1. Harry Potter 

Am I that predictable? Yes. Do I care? No. I was the generation that grew up with HP books coming out, doesn’t make me a bigger fan than anyone else, it just means that I had to deal with waiting for the books to come out, so really, the rest that discovered it afterwards are awesome for that reason haha. But no really, like anyone can, I discovered this as a child, in fact I read the first book when I was 11, I had refused to read it the first two years it was out because it was all my friends would talk about, but afterwards, I was hooked like everyone else. There’s still nowhere I would rather be than Hogwarts or Diagon Alley, or even the Burrow. They all feel like home to me.

There we have it, my top 5 for this week! Next top 5 will be Manga. And don’t be put off, these were the ones I read as YA and you can bet my Fantasy picks will be including so many more diverse books, I already know Descendant of the Crane will be a favorite, halfway through and it’s gripping and engaging and all around amazing!

Toodles!

Off Planet eARC Review


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GoodReads Blurb: In an all-too-plausible future where corporate conglomerates have left the world’s governments in shambles, anyone with means has left the polluted Earth for the promise of a better life on a SpaceTech owned colony among the stars.

Maité Martinez is the daughter of an Earther Latina and a powerful Aunare man, an alien race that SpaceTech sees as a threat to their dominion. When tensions turn violent, Maité finds herself trapped on Earth and forced into hiding.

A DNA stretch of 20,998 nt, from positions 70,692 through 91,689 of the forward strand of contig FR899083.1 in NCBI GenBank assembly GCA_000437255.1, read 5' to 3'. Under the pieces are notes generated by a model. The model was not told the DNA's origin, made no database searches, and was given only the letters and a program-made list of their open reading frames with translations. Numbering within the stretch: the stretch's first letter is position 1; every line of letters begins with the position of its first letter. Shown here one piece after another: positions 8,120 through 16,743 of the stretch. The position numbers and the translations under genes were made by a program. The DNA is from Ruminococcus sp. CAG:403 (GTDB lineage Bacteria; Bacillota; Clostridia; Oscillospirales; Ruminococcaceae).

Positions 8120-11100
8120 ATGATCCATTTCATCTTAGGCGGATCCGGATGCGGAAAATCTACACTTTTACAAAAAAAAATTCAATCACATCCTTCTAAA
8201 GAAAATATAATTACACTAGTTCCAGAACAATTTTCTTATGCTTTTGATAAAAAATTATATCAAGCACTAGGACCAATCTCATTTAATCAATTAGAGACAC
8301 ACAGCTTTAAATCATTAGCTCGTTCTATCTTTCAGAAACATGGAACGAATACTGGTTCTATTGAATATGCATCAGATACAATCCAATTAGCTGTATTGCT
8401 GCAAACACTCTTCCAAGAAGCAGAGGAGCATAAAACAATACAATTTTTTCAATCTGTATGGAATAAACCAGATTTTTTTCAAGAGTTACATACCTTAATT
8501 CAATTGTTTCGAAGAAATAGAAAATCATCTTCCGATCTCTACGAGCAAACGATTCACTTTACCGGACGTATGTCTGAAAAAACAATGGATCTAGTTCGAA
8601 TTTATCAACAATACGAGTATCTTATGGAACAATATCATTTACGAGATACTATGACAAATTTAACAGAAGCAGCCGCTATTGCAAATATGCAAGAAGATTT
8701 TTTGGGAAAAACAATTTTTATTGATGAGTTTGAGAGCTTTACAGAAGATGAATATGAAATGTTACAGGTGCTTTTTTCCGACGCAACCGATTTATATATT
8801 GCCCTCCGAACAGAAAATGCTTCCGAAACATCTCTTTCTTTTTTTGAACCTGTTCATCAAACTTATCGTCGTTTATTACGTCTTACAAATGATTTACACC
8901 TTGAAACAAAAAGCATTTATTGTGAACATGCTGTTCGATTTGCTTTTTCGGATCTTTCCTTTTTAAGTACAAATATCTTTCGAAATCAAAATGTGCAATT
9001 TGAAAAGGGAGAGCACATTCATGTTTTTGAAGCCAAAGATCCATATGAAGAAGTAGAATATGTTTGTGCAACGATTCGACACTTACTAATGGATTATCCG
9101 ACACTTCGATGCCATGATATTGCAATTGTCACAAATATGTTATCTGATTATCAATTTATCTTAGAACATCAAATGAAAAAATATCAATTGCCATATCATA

For over ten years, Maité has stayed hidden, but every minute Maité stays on Earth is one closer to getting caught.

She’s lived on the streets. Gone hungry. And found a way to fight through it all. But one night, while waitressing in a greasy diner, a customer gets handsy with her. She reacts without thinking.

Covered in blood, Maité runs, but it’s not long before SpaceTech finds her…

Arrested and forced into dangerous work detail on a volcano planet, Maité waits for SpaceTech to make their move against the Aunare. She knows that if she can’t somehow find a way to stop them, there will be an interstellar war big enough to end all life in the universe.

There’s only one question: Can Maité prevent the total annihilation of humanity without getting herself killed in the process?

Maité Martinez is half human, half Aunare, a Latina Aunare who has grown up hiding her background and constantly having to cover her tracks. Even with life in Albuquerque being stable enough, a job as a waitress, volunteer teacher at a gym and a Crew that consist of some of the only people she trusts. Unfortunately, Maité isn’t just a half Earther/half Aunare, her father is someone that SpaceTech would love to goad into a catastrophic game of war.

Not only that but SpaceTech has a different plan for Maité, instead of giving her the same punishment as other half Earthers, she’s sent to the planet Abbadon. The question is, can Maité survive long enough to try and thwart SpaceTech’s plans, and will she be able to help her friends and family?